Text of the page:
“I was struck by the way the ancient culture has been harmonized with the people’s ambitions and vision here,” she said in an interview with The Korea Herald in Myeong-dong, Seoul, on March 19.
|Irish Minister for Culture, Heritage and the Gaeltacht Josepha Madigan speaks in an interview with The Korea Herald in Myeong-dong, Seoul, on March 19. (Park Hyun-koo/The Korea Herald)|
“I have the utmost respect for South Koreans and I think there are a lot of similarities between us as countries in terms of the division and colonization,” she said. “We both suffered. And the way Koreans were so resilient after the Korean War ended, was what enabled the country to rise from the ashes, to transform their country into something that’s just so vibrant.”
Her trip to Korea came as the country’s prime minister and government ministers travel around the world to meet with the Irish diaspora and strengthen ties with key countries around St. Patrick’s Day, which was celebrated on March 17. For this year, she visited Japan and Korea. Last year, she was in Norway and Russia.
During her stay here, she also had a chance to meet some of the 700 Irish people living here.
“The Irish-Korean trade has doubled since 2013, approximately about $2.5 billion, and we would like to see that increase in the future,” Madigan said, adding that it would be good to have more Korean companies enter Ireland.
As for education and cultural aspects of the ties, the minister pointed out that 600 young Koreans come to Ireland on the Working Holiday program each year. She hoped more Koreans to come to the country’s universities, as they have graduate programs that permit degree students to study and work for two years.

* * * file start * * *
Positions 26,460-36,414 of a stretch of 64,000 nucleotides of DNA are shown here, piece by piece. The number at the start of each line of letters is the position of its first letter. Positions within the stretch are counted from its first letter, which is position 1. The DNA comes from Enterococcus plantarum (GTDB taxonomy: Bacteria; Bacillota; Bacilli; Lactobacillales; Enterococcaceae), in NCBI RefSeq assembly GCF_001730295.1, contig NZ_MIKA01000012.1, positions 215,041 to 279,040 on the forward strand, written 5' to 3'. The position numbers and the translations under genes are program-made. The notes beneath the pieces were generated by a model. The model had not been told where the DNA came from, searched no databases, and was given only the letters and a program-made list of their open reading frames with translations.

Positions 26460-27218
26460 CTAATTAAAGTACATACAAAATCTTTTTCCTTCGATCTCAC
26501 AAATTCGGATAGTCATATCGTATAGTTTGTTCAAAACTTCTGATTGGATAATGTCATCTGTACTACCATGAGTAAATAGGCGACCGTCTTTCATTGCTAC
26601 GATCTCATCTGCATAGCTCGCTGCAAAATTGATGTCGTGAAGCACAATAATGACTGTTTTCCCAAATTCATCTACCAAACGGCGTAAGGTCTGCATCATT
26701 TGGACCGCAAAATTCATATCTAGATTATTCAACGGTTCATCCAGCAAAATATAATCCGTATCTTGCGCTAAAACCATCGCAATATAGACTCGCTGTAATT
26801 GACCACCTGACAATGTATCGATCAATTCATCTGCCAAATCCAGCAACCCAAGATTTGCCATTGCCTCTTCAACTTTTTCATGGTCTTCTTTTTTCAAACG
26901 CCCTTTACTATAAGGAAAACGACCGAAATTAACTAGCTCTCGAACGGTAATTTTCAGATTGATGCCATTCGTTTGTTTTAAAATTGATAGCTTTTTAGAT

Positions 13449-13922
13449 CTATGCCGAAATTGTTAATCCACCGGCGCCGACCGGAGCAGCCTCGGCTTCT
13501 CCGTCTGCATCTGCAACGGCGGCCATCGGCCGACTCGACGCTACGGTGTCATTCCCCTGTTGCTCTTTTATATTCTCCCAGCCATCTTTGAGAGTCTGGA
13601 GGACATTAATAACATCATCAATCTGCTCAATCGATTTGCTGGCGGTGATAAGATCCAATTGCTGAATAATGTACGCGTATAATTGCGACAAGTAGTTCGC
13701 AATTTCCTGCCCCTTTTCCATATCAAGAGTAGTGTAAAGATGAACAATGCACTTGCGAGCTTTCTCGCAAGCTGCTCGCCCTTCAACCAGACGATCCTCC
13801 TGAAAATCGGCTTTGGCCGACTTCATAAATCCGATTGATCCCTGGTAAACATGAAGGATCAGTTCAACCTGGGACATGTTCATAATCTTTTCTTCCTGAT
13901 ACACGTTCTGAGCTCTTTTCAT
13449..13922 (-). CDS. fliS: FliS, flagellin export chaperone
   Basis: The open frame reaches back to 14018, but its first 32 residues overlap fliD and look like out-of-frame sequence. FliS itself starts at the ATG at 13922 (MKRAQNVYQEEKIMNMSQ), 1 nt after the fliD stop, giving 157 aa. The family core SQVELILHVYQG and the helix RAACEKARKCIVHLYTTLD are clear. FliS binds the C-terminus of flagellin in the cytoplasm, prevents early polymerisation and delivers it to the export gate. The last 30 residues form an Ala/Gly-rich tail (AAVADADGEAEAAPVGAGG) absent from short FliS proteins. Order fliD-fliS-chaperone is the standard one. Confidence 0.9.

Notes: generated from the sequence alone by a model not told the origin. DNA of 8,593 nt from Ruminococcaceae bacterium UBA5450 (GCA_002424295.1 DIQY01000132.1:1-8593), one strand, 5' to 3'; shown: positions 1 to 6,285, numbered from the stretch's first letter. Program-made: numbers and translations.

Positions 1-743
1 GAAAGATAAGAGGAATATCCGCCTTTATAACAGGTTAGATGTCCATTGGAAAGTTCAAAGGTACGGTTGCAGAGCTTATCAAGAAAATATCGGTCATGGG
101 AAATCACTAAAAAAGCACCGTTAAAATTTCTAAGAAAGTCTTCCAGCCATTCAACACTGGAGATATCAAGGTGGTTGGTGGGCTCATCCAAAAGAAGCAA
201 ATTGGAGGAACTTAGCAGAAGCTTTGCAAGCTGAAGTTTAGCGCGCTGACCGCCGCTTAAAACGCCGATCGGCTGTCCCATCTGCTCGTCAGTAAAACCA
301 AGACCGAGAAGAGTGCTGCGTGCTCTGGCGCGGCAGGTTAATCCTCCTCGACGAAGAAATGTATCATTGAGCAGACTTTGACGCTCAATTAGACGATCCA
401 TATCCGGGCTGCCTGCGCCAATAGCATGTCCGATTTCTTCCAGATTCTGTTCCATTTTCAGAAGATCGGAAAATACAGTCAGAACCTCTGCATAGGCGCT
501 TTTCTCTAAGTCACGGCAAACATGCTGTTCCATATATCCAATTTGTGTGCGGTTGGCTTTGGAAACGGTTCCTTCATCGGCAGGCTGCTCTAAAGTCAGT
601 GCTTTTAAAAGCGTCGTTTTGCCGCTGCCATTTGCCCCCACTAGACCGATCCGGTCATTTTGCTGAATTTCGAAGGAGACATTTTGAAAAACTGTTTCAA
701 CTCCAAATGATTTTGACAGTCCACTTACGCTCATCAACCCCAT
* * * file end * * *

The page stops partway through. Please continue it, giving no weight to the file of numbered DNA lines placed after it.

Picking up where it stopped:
With regards to the recent discussions on Brexit, the minister said Ireland respects the democratic mandate of the people of the United Kingdom, and that Ireland has moved to maintain a strong and resilient economy.
Noting that Ireland will be the only member state of the European Union in the British Isles after Brexit, she said, “I think there will be more opportunities for Ireland.”
Before her appointment as culture minister in November 2017, Madigan served as a local councilor of Fine Gael and also was as a member of the Dáil Éireann -- lower house of parliament -- in 2016.
As the 19th senior female solicitor in the cabinet, she also spoke of the importance of breaking the “glass ceiling.”
Understanding that women holding such positions in society are visible to young girls, she also visits a lot of girls’ schools so that they can see a female minister, she said.
“It is not that we are any better, but that we are different. We have different insights and perspectives,” she said.
By Jo He-rim (firstname.lastname@example.org)